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There is limited evidence from 11 randomised controlled trials on the effect of rehabilitation interventions which incorporate outdoor mobility on ambulatory ability and/or self-efficacy after hip fracture. Outdoor mobility should be central (not peripheral) to future intervention studies targeting improvements in ambulatory ability. PURPOSE: Determine the extent to which outdoor mobility is incorporated into rehabilitation interventions after hip fracture. Synthesise the evidence for the effectiveness of these interventions on ambulatory ability and falls-related self-efficacy. METHODS: Systematic search of MEDLINE, Embase, PsychInfo, CINAHL, PEDro and OpenGrey for published and unpublished randomised controlled trials (RCTs) of community-based rehabilitation interventions incorporating outdoor mobility after hip fracture from database inception to January 2021. Exclusion of protocols, pilot/feasibility studies, secondary analyses of RCTs, nonrandomised and non-English language studies. Duplicate screening for eligibility, risk of bias, and data extraction sample. Random effects meta-analysis. Statistical heterogeneity with inconsistency-value (I2). RESULTS: RCTs (n = 11) provided limited detail on target or achieved outdoor mobility intervention components. There was conflicting evidence from 2 RCTs for the effect on outdoor walking ability at 1-3 months (risk difference 0.19; 95% confidence intervals (CI): 0.21, 0.58; I2 = 92%), no effect on walking endurance at intervention end (standardised mean difference 0.05; 95% CI: - 0.26, 0.35; I2 = 36%); and suggestive (CI crosses null) of a small effect on self-efficacy at 1-3 months (standardised mean difference 0.25; 95% CI: - 0.29, 0.78; I2 = 87%) compared with routine care/sham intervention. CONCLUSION: It was not possible to attribute any benefit observed to an outdoor mobility intervention component due to poor reporting of target or achieved outdoor mobility and/or quality of the underlying evidence. Given the low proportion of patients recovering outdoor mobility after hip fracture, future research on interventions with outdoor mobility as a central component is warranted. TRIAL REGISTRATION: PROSPERO registration: CRD42021236541.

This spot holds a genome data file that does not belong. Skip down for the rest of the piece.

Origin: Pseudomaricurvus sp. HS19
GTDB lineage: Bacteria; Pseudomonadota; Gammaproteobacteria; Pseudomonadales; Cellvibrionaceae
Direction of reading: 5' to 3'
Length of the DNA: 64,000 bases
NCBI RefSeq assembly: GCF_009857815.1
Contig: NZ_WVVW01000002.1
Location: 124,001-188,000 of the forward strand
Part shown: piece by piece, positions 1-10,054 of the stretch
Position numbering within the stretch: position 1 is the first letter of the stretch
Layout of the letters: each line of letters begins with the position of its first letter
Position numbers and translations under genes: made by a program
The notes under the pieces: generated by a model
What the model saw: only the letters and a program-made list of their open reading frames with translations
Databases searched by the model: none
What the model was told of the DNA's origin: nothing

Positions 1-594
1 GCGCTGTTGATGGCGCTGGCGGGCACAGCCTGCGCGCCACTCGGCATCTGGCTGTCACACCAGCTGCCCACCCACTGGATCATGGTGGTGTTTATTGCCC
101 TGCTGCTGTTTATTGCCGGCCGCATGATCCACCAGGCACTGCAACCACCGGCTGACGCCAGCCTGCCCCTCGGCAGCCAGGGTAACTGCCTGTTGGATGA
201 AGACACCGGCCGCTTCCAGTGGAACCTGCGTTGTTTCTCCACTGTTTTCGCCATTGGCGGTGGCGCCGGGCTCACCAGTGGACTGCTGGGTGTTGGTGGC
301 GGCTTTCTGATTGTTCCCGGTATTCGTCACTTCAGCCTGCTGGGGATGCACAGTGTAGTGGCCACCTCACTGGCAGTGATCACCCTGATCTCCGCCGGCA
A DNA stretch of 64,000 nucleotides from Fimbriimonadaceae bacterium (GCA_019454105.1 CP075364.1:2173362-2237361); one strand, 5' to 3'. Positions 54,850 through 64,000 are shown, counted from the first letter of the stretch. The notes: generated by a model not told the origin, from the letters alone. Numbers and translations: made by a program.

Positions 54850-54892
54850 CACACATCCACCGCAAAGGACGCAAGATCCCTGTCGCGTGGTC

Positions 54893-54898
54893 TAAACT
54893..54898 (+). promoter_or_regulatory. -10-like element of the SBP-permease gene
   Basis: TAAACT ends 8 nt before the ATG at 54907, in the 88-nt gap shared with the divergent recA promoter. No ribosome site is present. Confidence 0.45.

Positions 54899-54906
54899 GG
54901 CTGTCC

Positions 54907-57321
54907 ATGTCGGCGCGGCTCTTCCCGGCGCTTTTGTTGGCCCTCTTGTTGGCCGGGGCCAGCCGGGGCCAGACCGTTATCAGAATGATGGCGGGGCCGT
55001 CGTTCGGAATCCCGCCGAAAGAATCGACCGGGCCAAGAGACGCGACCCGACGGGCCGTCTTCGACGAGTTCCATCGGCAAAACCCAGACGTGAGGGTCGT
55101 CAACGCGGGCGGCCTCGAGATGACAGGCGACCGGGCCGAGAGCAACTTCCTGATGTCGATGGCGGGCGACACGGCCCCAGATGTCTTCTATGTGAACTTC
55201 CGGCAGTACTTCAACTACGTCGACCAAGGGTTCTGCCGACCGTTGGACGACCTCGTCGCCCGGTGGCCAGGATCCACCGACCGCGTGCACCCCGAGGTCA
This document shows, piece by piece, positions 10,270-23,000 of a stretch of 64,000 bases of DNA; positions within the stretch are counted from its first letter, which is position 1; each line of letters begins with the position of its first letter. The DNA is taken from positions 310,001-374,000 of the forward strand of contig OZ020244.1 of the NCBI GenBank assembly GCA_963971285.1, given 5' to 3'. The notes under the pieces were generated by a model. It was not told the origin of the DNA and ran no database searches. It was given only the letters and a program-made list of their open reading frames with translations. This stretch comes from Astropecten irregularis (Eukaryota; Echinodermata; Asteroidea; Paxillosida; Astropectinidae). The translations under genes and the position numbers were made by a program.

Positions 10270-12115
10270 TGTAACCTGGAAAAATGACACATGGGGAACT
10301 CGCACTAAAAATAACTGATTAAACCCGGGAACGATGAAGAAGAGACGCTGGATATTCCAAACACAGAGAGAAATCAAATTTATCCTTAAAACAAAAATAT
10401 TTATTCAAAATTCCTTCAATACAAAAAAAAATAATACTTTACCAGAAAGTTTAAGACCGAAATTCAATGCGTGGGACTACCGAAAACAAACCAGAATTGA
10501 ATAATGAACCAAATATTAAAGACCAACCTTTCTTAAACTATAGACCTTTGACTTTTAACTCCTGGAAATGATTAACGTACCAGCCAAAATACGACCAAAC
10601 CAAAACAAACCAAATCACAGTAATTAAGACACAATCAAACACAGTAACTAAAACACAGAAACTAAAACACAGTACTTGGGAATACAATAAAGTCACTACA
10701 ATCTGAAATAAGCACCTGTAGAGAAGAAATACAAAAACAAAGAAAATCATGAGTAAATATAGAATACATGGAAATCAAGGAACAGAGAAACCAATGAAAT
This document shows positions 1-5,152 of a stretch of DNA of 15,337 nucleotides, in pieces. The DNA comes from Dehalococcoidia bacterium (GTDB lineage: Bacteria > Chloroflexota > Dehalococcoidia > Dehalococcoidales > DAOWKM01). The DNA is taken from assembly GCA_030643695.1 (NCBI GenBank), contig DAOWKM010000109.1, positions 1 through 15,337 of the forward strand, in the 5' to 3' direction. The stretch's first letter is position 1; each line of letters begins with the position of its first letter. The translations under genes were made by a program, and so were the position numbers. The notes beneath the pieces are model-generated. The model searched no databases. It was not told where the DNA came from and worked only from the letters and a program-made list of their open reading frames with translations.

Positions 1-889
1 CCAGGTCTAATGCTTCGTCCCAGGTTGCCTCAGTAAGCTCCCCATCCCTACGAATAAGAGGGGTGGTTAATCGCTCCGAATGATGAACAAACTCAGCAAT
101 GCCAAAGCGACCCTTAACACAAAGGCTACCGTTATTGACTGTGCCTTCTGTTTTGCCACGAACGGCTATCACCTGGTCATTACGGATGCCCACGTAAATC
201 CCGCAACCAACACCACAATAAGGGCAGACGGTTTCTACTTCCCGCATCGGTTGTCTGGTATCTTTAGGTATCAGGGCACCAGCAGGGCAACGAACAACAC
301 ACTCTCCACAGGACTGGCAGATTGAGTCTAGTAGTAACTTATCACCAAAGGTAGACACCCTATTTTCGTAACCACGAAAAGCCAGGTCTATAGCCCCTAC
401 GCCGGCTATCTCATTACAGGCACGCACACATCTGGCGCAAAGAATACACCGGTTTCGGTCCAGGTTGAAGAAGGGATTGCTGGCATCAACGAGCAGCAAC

Original publication

DOI

10.1007/s11657-021-00963-0

Type

Journal article

Journal

Arch osteoporos

Publication Date

19/06/2021

Volume

16

Keywords

Falls efficacy, Fracture neck of femur, Home-based, Physiotherapy, Walking, Accidental Falls, Hip Fractures, Humans, Self Efficacy, Walking